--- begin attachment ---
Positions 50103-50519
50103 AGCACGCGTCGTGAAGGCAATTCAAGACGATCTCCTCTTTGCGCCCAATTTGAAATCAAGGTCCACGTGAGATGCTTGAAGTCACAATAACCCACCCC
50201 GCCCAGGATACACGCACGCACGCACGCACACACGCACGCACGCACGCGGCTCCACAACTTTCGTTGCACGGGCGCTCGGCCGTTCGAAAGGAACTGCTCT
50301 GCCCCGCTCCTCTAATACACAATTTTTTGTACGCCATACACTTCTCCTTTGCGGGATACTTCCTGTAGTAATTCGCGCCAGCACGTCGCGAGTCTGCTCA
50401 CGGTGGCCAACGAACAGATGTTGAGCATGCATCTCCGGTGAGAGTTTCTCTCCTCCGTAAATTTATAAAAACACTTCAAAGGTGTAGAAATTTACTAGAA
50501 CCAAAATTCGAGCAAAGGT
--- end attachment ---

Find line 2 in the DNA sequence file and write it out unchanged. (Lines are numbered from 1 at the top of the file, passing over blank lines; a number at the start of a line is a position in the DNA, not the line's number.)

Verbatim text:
50103 AGCACGCGTCGTGAAGGCAATTCAAGACGATCTCCTCTTTGCGCCCAATTTGAAATCAAGGTCCACGTGAGATGCTTGAAGTCACAATAACCCACCCC